Stainburn Forest


tom3There have been waymarked cycle routes in Stainburn woods for a quite a few years but it’s only within the past couple of years that the place has blossomed both in amount of trails, visitor numbers and reputation. The trail-building team at SingletrAction deserve huge plaudits for what they have done here.

That aforementioned reputation is that of Stainburn being one of the more technical demanding manmade trail centres – specifically the stuff on the Boulder Trail. A bit like Laggan or Lee Quarry, Stainburn is not a place to swoop around clocking up mileage – it’s a place for “sessioning” sections.

Even the XC trails in the other half of the woodland are challenging – but more in a slippy, rooty, off-cambery and teetery kind of way.

gp2The Trails

  • Red Trail: Only about 1km in length but packed with curves. It’s over open ground and mostly quite smooth in surface but it also contains frequent rocks and roots to hop over.
  • Descent Line: Again, only about 1km long but this time it starts under tree cover. Lots of tight corners, a couple of berms, bunch of rocks, a couple of boulders you can jump off (or roll down) and finishes off with a berm or two.
  • Norwood Edge: Just over 3km in length, this loop was formed from the old XC routes in the Northern part of the woodland. Not all-weather surfaced by any means (and all the better for it) it’s not a trail you can fly around if it’s wet and muddy. Lots of ducking and diving contouring, plenty of lung-burning sharp climbs. One for the old-skoolers who will ride everything with 1.8in tyres and the saddle at full height, leaving over-biked youngsters flailing and confused in their wake!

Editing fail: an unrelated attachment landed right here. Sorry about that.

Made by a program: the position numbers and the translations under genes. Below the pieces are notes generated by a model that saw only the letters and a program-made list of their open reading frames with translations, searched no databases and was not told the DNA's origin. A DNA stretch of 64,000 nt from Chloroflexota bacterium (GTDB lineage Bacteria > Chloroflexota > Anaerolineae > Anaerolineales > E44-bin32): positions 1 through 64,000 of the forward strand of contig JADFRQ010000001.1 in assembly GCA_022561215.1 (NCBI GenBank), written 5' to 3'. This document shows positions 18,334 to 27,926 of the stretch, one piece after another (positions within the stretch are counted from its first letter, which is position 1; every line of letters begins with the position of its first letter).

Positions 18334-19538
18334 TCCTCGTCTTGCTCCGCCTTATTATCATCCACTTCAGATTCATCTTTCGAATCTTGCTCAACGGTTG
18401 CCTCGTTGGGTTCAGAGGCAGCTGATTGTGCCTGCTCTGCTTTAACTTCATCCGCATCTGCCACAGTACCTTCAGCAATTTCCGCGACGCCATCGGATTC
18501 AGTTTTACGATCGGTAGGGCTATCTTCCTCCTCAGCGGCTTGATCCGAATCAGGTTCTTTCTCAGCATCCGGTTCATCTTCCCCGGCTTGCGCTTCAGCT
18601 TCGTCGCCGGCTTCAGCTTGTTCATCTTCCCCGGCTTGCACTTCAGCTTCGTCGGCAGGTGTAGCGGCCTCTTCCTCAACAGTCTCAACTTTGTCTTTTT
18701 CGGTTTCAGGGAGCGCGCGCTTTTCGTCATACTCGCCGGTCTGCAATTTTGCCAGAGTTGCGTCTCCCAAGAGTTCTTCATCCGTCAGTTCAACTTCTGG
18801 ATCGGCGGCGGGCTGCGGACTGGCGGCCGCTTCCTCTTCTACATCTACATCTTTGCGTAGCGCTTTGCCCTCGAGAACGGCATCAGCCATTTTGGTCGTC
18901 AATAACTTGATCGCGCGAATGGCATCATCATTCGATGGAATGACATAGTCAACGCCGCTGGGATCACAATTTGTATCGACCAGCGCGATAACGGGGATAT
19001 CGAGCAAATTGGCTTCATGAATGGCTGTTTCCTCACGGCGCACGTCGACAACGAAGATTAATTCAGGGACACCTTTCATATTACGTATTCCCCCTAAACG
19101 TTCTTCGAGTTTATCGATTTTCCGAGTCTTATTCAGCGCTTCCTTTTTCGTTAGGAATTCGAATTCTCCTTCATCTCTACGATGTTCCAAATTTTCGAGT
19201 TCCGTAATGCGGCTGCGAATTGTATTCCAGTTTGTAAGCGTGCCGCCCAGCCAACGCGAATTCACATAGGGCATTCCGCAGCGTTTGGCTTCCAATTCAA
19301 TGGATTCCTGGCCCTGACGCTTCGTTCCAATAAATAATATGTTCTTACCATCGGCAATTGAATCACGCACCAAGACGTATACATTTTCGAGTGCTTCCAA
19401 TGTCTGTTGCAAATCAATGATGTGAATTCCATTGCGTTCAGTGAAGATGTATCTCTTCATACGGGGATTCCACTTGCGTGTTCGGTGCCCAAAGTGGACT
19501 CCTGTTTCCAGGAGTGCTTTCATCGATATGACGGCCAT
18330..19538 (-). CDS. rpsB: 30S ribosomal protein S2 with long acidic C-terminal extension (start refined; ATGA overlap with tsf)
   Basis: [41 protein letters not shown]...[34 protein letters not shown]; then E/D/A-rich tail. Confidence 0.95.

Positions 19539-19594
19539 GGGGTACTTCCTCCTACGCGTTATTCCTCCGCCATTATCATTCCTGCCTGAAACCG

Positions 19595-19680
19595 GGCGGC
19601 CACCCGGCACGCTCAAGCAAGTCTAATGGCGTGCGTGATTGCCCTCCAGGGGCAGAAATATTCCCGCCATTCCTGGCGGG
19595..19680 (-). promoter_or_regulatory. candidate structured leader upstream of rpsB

• Black Trail (aka Boulder Trail): Roughly 2km in length and jam-packed with nadgery bits. Rocks, slabs, North Shore, drystone wall-esque ridges, a see-saw, a few small rock jumps/drops, tight tricky hairpins – both uphill and downhill. Hardcore hardtail heaven basically.



  • Food: bring yer own ‘cos there’s nowt here.
  • Parking: Ample car parking at the trail head of the Southern part of the woodland. Clearly signposted.

Getting There

It’s not the quickest place to get to as it’s a fair distance from a motorway. From the North or West of East it’s better if you approach from the North along the A59 and then down the B6451. From the South approach on the A65 above Leeds/Bradford and then head up the B6451. The car park and trail head is right on the side of the B6451 and clearly signposted.

Categorised as:

Yorkshire and Humber